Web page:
Spokesdog's Canine Couch
A journey about dogs and their people by Diane Rich
If a dog could write a book explaining how humans think and why we do what we do they would most likely have us figured out as fast as they can pee on a fire hydrant. I believe dogs would conclude that humans tend to complicate things and they would quickly observe that our ego rules our behavior. They would easily note that humans will repeat behaviors that work and that we may try to get away with certain behaviors that in the end can get us into trouble from time to time. Sound familiar?
I received a request to review the book, Decoding Your Dog and after reading the promo material about the book and its contributors, agreed to the read. I always look forward to reading a book written by credible authors who may shed new light on dog behavior. Understanding a dog’s behavior and not just wishing for greatness and perfection from our beloved dog is a must to be able to create a sound, sane, successful human-dog relationship.
I find dogs an amazing and fascinating species. Dogs are complex in some ways as to the scope of their talent and how they assess their world and incredibly simple in other ways. The simplicity lies in the fact that dogs are keen observers and learn to repeat behaviors that work for them. Confident, independent dogs are super smart although some people believe a brainiac dog that doesn’t immediately comply to an owner’s demands is either stubborn or even stupid. Not true. Decoding your Dog explores why dogs do what they do.
c Diane Rich 2014
Decoding Your Dog is edited by Debra F. Horwitz DVM and John Ciribassi DVM, members of the American College of Veterinary Behaviorists along with pet journalist and radio host Steve Dale. The American College of Veterinary Behaviorists is a small professional organization of veterinarians who are board-certified in the relatively new specialty of Veterinary behavior. There were many Vet Behaviorists who contributed to this book and support science-based dog training.
The challenge some dog lovers have in understanding their own dog is how to listen with their own eyes when trying to figure out the family dog. This is not new news. And by listening I mean turning off the internal chat, keep the prejudices or projected reasons for the behavior at bay and just relax and observe the total dog. Decoding Your Dog explains how the patience of listening to your dog pays off.
Decoding your Dog explains dog behavior somewhat differently than other books on dog behavior but offers similar information about behavior and troubleshooting suggestions one can find from other books as well. The authors tackle the dominance theory and debunk some of the current opinions on dominance. It was well done and debunking the current dominance myth cannot be addressed enough. I wholeheartedly agree with the premise of this book that dogs do not want to rule the earth or wake up each day plotting to dominate us or their surroundings.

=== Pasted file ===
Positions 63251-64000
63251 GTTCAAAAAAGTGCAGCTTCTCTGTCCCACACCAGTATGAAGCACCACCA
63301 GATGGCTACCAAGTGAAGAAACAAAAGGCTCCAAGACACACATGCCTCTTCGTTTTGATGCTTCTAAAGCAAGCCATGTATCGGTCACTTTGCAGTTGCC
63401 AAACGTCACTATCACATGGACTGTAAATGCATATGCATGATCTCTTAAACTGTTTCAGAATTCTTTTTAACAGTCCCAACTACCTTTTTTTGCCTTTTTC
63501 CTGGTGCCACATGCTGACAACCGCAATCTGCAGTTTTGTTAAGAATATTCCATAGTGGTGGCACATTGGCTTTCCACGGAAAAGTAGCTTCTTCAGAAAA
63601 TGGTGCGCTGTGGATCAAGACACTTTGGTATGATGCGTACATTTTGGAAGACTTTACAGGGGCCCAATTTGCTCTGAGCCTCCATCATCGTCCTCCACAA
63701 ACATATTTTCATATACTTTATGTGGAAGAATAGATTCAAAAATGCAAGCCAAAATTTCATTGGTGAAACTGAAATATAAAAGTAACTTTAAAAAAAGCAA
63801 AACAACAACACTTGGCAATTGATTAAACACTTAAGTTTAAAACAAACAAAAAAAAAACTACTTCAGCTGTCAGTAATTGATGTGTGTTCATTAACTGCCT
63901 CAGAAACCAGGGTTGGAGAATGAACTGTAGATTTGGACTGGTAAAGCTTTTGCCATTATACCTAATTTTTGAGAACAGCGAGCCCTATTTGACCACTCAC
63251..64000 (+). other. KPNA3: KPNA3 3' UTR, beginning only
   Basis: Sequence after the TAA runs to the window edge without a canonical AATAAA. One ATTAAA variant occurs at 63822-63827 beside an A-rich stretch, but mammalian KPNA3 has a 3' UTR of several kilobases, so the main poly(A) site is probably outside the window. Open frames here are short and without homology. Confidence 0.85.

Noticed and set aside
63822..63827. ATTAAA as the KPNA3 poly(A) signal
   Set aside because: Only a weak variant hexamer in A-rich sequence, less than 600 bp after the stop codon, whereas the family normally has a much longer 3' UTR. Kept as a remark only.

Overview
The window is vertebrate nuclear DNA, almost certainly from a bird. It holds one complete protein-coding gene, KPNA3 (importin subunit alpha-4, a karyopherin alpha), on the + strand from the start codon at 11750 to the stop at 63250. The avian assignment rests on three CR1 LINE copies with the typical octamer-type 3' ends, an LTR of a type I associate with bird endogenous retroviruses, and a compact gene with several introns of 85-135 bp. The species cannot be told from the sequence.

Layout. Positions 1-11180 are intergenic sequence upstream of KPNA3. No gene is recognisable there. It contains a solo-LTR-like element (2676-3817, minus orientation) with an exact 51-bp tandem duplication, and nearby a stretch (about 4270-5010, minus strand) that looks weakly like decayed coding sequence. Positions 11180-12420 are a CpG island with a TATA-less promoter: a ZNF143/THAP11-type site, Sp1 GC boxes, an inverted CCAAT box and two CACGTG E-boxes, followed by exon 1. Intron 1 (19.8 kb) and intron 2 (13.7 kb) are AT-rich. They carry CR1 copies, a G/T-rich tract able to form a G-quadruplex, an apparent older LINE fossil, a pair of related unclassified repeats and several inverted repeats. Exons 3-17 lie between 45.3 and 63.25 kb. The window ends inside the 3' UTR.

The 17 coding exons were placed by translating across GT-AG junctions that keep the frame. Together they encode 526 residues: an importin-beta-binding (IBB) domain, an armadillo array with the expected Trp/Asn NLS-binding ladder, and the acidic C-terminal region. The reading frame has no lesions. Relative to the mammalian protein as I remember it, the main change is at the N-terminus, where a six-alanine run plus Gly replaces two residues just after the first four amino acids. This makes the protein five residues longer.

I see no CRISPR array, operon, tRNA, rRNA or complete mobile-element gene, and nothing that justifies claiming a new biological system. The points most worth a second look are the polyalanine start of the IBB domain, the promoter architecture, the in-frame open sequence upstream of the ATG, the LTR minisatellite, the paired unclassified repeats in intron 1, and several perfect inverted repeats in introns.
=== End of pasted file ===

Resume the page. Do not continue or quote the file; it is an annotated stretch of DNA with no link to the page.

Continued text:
I also agree with the statement made by Jacqueline C. Neilson, DVM when she states a “leader dog” is calm, cool and collected and usually shows the least amount of aggression. Dominance doesn’t mean aggression which is spot on in my opinion and something I have preached for years. Many dog enthusiasts and experienced dog professionals disagree. Dog owners are told by their trainer, Vet, friend or fellow dog park user that a dog is being dominant because it is managing or trying to control all the dogs at the park. These same people, who are certainly entitled to their opinion offer training techniques to address and correct what is perceived or defined as “dominant” behavior to teach the dog a lesson as to who the real boss is in the family.
Steve Dale writes, “The vision for the book was to make available to dog owners scientifically correct information about dog problems and to correct widespread misinformation about dog behavior.”
This book would be a good one for new trainers or novice dog owners who want a better understanding of how their dog thinks and who enjoy reading facts based on current scientific studies. Much of the information is covered in other books on dog behavior. I can easily recommend this book as it explains in detail some of the philosophies and some of the techniques I include in my practice every week.
New York will be host to the Seahawks and Broncos this weekend for what is sure to be an exciting Super Bowl and a nice lead in to Super Bowl of dog shows, Westminster. During the Super Bowl we root for our favorite team and during Westminster we root for our favorite dog.
The Westminster Kennel Club Dog Show attracts dog lovers and enthusiasts from around the country who look forward to viewing the competition in conformation and this year, agility. And, like any major televised event, the Westminster dog show is made to look seamless to the television viewer due to the hundreds of people who work tirelessly behind the scenes. One of the many contributors working behind the scenes is Ranny Green, who lives in Washington state. This week I had the opportunity to interview Ranny who has been the co-media director at the Westminster Kennel Club for the past five years.
Ranny’s impressive resume’ is a blog in and of itself so for now will share just a little of Ranny’s bio.